Amazon’s Price Check App: “Kind of Evil”
It seems that everybody is up in arms about Amazon these days: the company’s recent fight against having to pay sales tax and the release of a Price Check app are two indicators that Amazon thinks they are better than any brick-and-mortar retailer… and that they are willing to do anything to gain the upper hand during this holiday shopping season.
Blair Elliott, owner of a small record store, called Amazon “kind of evil” upon hearing of the new app and the one-day promotion, which happened this past Saturday, where Amazon shoppers could collect a $5 discount on up to three eligible items if they participated in what basically amounted to a spy mission, using smart phones to collect pricing information in physical stores and giving the info to Amazon. This undercover detective work will allow the company to make sure that they are never undersold — and reduces physical stores to little more than showrooms for Amazon’s products.
While the outrage applies to nearly all retailers, it is booksellers, already struggling against e-readers, who most keenly feel the effects of the questionable practice. Stories of people coming into Barnes & Noble– or worse, independent bookstores– and taking pictures of ISBN numbers and price tags. They would then buy the book online at Amazon, often while they still stood in the bookstore.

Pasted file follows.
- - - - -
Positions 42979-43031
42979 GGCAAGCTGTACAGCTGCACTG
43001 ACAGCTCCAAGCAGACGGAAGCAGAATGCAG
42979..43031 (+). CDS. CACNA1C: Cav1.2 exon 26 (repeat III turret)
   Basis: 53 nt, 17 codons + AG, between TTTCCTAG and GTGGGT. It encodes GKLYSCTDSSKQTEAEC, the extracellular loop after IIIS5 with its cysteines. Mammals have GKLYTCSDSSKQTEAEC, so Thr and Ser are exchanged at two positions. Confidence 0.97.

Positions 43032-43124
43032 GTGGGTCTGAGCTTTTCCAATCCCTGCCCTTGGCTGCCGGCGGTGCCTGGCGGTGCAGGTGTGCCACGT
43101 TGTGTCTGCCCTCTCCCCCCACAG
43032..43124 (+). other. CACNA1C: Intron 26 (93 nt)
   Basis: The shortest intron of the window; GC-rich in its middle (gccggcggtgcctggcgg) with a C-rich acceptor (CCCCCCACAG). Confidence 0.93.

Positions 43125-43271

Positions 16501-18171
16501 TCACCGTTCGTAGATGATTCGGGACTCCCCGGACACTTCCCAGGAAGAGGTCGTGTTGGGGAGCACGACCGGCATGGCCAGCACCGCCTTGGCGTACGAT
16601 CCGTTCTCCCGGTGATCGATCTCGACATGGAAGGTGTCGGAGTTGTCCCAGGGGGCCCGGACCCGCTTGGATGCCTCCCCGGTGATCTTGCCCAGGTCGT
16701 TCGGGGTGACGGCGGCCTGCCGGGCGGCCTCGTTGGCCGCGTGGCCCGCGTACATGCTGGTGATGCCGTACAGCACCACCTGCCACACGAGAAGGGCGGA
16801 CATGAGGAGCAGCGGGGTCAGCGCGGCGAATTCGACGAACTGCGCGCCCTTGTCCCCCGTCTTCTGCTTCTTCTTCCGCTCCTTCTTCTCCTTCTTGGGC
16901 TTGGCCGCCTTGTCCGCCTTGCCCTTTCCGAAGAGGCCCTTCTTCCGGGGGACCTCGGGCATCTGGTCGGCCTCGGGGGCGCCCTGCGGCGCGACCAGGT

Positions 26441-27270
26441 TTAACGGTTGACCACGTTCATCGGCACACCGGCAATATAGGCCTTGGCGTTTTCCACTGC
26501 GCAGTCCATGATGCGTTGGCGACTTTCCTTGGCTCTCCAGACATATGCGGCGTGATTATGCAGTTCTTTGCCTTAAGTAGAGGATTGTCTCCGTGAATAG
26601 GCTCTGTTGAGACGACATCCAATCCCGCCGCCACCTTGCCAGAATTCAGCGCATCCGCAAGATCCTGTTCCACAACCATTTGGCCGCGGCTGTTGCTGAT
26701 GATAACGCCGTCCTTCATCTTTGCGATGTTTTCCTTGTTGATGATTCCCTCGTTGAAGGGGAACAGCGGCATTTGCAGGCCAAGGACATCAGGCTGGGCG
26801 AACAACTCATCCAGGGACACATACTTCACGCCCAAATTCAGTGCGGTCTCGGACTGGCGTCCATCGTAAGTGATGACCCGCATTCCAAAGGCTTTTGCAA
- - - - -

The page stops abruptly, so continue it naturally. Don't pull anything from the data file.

As a result of the heavy-handed price app, many booksellers and book lovers called for a counterattack called Occupy Amazon, which encouraged consumers to shop locally instead of online. But are shoppers willing to pay slightly higher prices to support local merchants?
I understand the impulse to find the cheapest possible price, and Amazon is an attractive option. But I feel too strongly about bookstores and books in general to succumb to their warehouse philosophy. I use Amazon as a research tool to find out more about the books that I might want to read. I will buy the ones that I find especially intriguing at a real bookstore, and the rest I will check out from the public library– another inexpensive option that many people seem to have forgotten about, but one that I still feel comfortable supporting.
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